Along the eastern coast of North Carolina, people have been stunned by the sights of dying trees surrounded by large pools of water. It begs the question, how did these trees start growing there if they were surrounded by water the entire time? The answer is that they weren’t that way to begin with.

This trend of “ghost forests” continues to pop up more and more on the eastern coast of the United States. Whether it’s something that is not harmful to the environment, or something we should worry about, it’s important to understand why this trend is happening in the first place. Here are a few reasons why ghost forests are seemingly on the rise.

Climate Change

Over the past couple of decades, the effects of climate change have been evident all around the world. These changes include shrinking ice caps, dried-up lakes, hotter temperatures, and much, much more. One of these changes is also a rise in sea levels.

Due to rising sea levels, small forest areas are starting to become beaches, as water starts to creep upon them. At some point, it’s clear that these trees are going to completely disappear as the water continues to rise around them. Scientists and experts alike must do something about climate change if they want this growing trend of ghost forests to dwindle.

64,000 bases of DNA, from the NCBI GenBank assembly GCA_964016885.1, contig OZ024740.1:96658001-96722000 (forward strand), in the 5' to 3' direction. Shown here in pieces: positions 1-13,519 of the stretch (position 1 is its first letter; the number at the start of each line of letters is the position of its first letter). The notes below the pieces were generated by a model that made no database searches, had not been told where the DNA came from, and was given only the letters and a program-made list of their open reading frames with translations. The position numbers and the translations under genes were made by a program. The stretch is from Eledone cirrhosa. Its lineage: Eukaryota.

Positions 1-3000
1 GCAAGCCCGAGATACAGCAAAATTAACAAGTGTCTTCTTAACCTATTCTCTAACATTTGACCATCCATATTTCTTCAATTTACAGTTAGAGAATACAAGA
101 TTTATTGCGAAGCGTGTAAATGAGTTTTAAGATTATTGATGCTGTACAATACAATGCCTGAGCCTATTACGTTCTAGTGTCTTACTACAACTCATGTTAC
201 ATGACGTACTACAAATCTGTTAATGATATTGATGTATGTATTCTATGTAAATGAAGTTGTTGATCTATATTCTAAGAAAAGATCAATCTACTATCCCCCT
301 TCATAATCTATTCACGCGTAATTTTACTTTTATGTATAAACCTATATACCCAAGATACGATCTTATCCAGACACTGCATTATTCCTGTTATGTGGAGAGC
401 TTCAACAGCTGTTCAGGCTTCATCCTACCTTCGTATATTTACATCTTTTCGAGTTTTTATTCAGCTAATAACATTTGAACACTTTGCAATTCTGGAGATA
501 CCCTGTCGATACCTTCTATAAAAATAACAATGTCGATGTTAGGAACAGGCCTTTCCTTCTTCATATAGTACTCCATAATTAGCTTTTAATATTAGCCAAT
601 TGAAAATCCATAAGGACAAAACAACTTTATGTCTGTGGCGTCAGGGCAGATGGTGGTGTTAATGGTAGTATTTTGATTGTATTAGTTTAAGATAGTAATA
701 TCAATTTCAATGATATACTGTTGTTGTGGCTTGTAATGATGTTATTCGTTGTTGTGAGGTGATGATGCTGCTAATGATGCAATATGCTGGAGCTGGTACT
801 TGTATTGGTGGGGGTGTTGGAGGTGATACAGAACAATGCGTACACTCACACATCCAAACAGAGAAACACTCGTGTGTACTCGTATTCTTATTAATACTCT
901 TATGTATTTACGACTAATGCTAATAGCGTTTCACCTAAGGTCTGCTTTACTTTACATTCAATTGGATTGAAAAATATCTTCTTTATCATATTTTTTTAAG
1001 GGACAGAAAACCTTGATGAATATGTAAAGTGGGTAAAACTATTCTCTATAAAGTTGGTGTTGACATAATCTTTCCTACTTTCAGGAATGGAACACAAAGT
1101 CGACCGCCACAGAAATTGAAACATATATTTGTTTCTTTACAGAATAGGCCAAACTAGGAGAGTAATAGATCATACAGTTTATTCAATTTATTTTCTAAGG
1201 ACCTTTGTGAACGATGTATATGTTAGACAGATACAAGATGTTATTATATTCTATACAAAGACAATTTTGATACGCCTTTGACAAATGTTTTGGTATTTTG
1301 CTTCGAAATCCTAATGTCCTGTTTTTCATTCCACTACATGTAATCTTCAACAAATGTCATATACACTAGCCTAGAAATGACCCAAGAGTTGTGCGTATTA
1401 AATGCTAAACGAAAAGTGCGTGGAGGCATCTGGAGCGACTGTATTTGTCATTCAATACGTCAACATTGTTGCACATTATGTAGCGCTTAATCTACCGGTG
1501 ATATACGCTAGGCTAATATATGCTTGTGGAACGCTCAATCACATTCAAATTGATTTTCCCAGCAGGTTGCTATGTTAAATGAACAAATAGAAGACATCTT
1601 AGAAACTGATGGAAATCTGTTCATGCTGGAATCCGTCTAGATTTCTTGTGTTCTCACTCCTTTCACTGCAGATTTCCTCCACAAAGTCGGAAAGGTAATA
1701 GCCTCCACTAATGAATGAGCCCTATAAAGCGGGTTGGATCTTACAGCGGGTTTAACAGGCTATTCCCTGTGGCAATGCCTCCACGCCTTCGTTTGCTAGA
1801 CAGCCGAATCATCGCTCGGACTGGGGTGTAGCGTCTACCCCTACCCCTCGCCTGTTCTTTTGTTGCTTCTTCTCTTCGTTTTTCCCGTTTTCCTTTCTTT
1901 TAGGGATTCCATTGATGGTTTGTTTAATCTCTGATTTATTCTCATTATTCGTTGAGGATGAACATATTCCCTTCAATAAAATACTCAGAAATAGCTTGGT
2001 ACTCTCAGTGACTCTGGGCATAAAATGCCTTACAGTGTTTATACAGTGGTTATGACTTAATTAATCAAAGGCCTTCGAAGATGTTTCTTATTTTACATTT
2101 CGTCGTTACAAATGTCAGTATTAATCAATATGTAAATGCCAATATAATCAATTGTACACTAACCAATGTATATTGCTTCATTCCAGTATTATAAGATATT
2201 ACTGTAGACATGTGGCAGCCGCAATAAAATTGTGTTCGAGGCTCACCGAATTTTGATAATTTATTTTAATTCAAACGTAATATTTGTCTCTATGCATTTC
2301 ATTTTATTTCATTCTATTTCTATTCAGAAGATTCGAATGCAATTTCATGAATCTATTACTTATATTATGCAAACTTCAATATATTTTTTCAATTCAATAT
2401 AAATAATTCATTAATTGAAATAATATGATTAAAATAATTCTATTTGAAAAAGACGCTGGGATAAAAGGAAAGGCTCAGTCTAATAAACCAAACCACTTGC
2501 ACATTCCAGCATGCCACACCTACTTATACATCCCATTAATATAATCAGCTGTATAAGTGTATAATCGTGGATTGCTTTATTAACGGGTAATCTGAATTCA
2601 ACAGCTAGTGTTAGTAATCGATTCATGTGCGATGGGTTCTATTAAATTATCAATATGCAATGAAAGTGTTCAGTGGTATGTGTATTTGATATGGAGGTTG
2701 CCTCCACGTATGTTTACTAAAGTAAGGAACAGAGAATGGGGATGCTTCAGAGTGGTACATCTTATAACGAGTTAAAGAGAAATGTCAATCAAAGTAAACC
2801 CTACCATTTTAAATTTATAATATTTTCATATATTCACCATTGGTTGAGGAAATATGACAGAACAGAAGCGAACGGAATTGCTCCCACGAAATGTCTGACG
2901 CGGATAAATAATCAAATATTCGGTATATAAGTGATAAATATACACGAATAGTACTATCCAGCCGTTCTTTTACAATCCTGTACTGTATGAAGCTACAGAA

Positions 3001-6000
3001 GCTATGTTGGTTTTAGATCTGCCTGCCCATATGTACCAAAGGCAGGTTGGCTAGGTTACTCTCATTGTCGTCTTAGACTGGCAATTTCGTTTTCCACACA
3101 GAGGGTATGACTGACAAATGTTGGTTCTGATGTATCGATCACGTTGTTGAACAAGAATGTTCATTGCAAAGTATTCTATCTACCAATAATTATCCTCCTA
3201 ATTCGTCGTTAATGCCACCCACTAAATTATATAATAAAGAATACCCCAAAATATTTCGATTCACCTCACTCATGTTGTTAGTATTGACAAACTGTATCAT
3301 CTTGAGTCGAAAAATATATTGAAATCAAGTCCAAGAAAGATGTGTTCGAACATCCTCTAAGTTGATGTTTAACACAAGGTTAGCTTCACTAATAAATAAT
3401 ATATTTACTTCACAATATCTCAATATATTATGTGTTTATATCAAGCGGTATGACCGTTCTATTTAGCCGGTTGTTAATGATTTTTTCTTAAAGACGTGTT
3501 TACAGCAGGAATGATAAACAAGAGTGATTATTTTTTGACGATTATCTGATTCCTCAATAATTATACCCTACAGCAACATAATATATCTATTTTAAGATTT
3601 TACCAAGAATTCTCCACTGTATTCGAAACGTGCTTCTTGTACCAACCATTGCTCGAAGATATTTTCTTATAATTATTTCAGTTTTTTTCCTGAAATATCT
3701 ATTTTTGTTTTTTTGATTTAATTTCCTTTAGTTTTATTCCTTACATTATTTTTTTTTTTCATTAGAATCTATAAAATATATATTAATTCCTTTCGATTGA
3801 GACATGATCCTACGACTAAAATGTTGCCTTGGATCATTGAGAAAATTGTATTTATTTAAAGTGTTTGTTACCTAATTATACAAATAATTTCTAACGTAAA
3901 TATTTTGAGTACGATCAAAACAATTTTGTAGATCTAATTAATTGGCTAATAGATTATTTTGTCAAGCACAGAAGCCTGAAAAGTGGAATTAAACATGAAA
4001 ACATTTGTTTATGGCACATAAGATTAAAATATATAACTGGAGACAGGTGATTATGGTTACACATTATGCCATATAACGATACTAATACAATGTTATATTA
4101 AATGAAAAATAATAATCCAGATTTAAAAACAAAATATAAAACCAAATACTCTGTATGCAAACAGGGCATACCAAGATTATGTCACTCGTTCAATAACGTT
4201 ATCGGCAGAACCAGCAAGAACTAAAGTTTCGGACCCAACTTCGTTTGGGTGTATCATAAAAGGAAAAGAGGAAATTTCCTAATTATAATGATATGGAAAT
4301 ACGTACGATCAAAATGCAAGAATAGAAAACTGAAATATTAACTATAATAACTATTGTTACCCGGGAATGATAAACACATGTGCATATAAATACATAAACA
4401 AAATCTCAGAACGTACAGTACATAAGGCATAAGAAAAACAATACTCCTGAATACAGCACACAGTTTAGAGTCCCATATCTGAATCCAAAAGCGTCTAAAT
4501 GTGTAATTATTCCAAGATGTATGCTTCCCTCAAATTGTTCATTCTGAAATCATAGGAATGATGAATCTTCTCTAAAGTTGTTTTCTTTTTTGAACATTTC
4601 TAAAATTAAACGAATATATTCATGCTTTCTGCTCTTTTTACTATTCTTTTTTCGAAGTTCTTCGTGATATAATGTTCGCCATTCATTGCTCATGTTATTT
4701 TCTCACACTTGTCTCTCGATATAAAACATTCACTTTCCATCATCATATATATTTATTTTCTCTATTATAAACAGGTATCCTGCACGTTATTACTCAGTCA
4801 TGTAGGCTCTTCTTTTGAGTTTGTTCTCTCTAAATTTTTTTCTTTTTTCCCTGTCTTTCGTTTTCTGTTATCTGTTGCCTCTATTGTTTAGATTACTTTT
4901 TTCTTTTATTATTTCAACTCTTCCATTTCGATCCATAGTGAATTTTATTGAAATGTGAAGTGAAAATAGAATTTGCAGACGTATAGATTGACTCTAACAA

Salt

As these ghost forests appear, some have been perplexed as to why these trees are dying to begin with. It’s a good question, as it seems trees can regularly survive while being surrounded by large amounts of water. However, many fail to take into consideration how salt water can affect trees.

For example, many areas of wetland around North Carolina are starting to have seawater seep into the soil. Over time, the salt in the seawater causes trees in these areas to completely die off, as trees do not respond well to salt at all. This all points back to climate change, as the only reason why seawater would ever be able to reach these trees is if the sea levels were rising. Over time, scientists should be more concerned about how the effects of climate change can cause salt to not only ruin trees in our ecosystem, but other plants and wildlife that depend on nature’s regular environments along coasts around the world.